Hi geraldine: A word of warning for Karen – My child questioned a teacher about why the whole class was being kept in detention because of the misdemeanors of a few, and was rewarded with double detention – she was labelled by the teacher as a troublemaker instead of an inquiring individual.

    • geraldine

      Hi Fiona,
      You should be proud of your daughter. She joins, in her small but important way, the ranks of noble crusaders wrongly imprisoned for speaking out: Gandhi, Mandela, St.Paul. If she feels outraged by her experience, encourage her to join Amnesty International to support those who really do suffer for their beliefs.

  • Cal

    Dear Geraldine,

    Today, my boy was sent to whole day detention. He has to sit at the teachers’ table at lunch. He was caught drawing on his desk with pencil.

    I do not see any purpose of whole day detention except 1) showing my son the teacher is the authority, 2) he can’t damage public property and 3) the teachers really don’t want to see my son. I suggested to the school that may be he should use an eraser to clean the whole classroom’s desk tops or sort out library books or the like.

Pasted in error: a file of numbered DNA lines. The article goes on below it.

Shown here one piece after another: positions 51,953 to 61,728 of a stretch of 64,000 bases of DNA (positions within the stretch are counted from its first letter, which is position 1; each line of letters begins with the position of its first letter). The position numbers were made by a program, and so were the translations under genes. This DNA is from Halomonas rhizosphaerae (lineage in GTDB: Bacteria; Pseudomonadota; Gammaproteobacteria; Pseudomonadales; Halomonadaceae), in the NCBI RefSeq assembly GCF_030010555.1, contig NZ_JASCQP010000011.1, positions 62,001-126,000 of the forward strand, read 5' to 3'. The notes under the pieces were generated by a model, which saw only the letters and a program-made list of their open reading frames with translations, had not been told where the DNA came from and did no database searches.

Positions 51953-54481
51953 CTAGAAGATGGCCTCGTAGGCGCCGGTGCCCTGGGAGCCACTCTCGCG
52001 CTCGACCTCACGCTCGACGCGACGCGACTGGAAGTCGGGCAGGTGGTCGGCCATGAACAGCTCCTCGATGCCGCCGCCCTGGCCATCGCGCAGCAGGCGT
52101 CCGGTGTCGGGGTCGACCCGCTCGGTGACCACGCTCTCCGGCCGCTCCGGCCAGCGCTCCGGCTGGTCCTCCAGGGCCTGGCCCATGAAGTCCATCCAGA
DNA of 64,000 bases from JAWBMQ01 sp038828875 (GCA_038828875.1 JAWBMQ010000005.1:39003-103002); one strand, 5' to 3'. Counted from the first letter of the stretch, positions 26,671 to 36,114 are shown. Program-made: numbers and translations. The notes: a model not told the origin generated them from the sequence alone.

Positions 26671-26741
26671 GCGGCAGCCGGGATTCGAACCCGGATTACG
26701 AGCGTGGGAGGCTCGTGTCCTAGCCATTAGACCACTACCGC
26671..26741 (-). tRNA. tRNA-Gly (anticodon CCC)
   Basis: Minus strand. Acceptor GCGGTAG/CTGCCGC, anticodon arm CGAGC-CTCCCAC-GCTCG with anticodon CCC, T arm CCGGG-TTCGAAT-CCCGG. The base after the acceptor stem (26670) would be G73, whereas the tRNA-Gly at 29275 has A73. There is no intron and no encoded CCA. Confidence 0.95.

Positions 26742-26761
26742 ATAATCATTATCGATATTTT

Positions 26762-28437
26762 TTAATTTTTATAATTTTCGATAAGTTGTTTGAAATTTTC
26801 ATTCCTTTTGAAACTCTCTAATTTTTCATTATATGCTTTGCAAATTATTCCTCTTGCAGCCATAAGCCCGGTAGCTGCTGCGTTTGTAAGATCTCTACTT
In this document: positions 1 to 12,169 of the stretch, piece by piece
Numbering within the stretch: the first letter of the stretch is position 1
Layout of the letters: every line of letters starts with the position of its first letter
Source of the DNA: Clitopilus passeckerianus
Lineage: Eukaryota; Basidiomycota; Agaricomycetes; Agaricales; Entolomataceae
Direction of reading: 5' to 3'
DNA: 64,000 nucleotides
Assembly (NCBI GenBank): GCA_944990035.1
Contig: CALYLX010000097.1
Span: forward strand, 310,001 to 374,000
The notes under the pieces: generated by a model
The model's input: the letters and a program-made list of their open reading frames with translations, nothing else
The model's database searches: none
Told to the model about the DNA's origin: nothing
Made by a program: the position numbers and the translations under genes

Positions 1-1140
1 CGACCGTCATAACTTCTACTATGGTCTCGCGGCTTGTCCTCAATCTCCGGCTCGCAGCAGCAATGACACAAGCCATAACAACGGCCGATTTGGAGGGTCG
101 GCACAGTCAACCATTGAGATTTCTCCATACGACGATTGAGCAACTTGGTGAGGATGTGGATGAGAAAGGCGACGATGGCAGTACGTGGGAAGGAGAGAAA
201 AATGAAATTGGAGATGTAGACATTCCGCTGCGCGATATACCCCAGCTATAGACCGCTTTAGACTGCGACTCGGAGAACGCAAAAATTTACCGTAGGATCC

How should I coach him?


    • geraldine

      Hi Cal,
      I don’t know how old your son is, or whether this is his first scrape with authority – I imagine it might be from the way you have written – but if you want to coach him to take responsibility for what he does, I’d steer clear of any discussion around 1) and 3) and stick to the facts of: “You drew on the desk and this is the school’s punishment for what you did.”

      The consequence does sound a little harsh for the misdemeanor in the way you describe it, but I like your idea of your son offering some restorative gesture such as cleaning desks, in addition to the detention. By doing more than is asked, will help him to restore his sense of empowerment, and gain the respect of his teachers.

      Any discussion you have with him about the psychology of detention is best kept for another time and dealt with as a separate issue to avoid building up resentment against his teachers, which won’t make school a happier place. He is lucky to have a parent like you who wants to use this opportunity for some coaching. Good luck!

  • marie

    My first time on this website and very interesting. My son has got aspergers and adhd and is on school action plus. Since started year 7 he’s had quite a number of detention. Today he got 1 hour detention after school for not having the diary signed. Any ideas on how to deal with the school on that one. There’s nothing on detention in the SEN code of practice. Any ideas anyone. Many thanks

    • geraldine

      Hi Marie,
      Thanks for the compliment and for taking the trouble to make a comment – always useful for other readers.
      Here is an excerpt from the 2009 government booklet: “School discipline and pupil-behaviour policies – Guidance for schools” para 2.6 on page 7.
      “Part IV of the Disability Discrimination Act 1995 (DDA 1995) creates a duty